Network perimeter security specialists reported the finding of at least three security vulnerabilities in some Cisco routers and software solutions. It appears that successful exploitation of these flaws could trigger scenarios such as the deployment of denial of service (DoS) attacks.
Below are brief overviews of reported vulnerabilities, in addition to their respective scores and tracking keys according to the Common Vulnerability Scoring System (CVSS).
CVE-2020-3369: This vulnerability exists due to inadequate processing of FTP traffic, which would allow remote threat actors to launch DoS attacks by sending specially designed FTP packets and cause damage to target system memory.
This is an average severity flaw, so it received a CVSS score of 7.5/10, network perimeter security specialists mentioned. The vulnerability resides in multiple Cisco routers and software.
CVE-2020-3351: Incorrect validation of fields in Cisco SD-WAN interconnect messages that are encapsulated in UDP packets would allow remote hackers to deploy DoS attacks by sending specially designed UDP messages to the target system.
This flaw received a score of 7.5/10, so it is considered an average severity error.
CVE-2020-3379: This flaw exists because the affected application does not implement appropriate security restrictions, so local threat actors could execute privilege escalation attacks by sending specially crafted requests, network perimeter security specialists mentioned. This flaw received a score of 6.8/10.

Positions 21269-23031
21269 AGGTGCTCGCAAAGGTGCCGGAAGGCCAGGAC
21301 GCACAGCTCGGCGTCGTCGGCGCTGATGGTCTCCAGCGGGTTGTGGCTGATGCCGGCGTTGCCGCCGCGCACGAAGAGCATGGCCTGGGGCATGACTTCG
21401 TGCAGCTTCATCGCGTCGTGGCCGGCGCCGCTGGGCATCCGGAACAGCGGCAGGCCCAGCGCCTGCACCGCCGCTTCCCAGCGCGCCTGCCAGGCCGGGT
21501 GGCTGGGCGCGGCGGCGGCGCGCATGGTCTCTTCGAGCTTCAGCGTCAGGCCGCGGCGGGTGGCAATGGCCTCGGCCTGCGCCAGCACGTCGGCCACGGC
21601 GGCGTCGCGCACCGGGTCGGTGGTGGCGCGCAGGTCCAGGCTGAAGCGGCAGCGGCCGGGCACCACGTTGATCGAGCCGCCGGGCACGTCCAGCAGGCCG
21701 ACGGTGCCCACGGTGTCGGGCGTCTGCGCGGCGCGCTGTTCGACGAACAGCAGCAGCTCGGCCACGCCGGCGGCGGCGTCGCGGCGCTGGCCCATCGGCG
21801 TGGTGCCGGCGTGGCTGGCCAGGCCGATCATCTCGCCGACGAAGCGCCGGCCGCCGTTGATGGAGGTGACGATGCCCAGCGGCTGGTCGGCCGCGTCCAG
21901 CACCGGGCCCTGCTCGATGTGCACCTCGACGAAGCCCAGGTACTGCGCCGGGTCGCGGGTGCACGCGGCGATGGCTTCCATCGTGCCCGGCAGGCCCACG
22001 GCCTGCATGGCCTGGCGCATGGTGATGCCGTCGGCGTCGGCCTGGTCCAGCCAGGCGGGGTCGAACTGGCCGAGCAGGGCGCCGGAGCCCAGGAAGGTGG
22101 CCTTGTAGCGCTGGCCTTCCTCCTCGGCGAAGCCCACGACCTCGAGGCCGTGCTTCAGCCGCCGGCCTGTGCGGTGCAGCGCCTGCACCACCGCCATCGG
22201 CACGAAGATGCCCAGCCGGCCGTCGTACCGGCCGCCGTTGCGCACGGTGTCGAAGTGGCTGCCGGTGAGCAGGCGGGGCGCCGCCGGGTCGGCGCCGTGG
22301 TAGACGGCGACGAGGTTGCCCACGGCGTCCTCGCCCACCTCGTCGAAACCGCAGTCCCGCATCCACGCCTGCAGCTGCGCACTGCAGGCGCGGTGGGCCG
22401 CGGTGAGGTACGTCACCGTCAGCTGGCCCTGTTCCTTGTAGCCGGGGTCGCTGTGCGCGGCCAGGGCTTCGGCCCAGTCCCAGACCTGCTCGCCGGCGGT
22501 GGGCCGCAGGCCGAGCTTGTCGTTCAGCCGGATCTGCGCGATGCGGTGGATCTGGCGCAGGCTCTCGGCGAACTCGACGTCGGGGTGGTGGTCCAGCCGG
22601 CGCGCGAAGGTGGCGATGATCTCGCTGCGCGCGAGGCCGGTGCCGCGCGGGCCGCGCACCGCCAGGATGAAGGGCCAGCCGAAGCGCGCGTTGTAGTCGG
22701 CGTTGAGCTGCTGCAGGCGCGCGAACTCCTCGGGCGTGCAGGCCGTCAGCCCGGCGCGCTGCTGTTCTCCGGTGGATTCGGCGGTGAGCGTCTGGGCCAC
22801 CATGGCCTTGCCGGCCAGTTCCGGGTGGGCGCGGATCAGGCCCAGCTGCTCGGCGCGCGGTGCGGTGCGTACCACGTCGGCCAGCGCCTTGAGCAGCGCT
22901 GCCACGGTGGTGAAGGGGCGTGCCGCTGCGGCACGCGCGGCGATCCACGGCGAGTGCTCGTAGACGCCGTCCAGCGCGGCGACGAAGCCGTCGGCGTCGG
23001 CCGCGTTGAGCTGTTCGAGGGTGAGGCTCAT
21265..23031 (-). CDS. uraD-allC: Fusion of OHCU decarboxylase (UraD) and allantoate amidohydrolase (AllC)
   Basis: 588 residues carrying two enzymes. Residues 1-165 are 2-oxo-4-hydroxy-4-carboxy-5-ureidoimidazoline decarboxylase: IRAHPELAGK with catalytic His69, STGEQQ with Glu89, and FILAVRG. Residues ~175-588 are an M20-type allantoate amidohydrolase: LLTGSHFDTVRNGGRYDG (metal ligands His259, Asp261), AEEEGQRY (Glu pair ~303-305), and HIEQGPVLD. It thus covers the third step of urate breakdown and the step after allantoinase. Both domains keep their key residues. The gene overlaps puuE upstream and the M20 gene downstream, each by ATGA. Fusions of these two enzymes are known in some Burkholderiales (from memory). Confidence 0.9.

Vulnerabilities reside in the following software and router versions:
- Cisco SD-WAN vBond Orchestrator
- Cisco SD-WAN vEdge 100 Series Routers
- Cisco SD-WAN vEdge 1000 Series Routers
- Cisco SD-WAN vEdge 2000 Series Routers
- Cisco SD-WAN vEdge 5000 Series Routers
- Cisco SD-WAN vEdge Cloud Series Routers
- Cisco SD-WAN vManage
- Cisco SD-WAN vSmart Controller
While these scenarios are completely feasible, there are some factors that limit the risk of attack, so no attempts to exploit in real-world scenarios, or the existence of some exploit-related malware, have been detected.
Updates are now available, so system administrators are advised to install them as soon as possible. For further reports on vulnerabilities, exploits, malware variants and computer security risks, it is recommended to enter the website of the International Institute of Cyber Security (IICS), as well as the official platforms of technology companies.
He is a well-known expert in mobile security and malware analysis. He studied Computer Science at NYU and started working as a cyber security analyst in 2003. He is actively working as an anti-malware expert. He also worked for security companies like Kaspersky Lab. His everyday job includes researching about new malware and cyber security incidents. Also he has deep level of knowledge in mobile security and mobile vulnerabilities.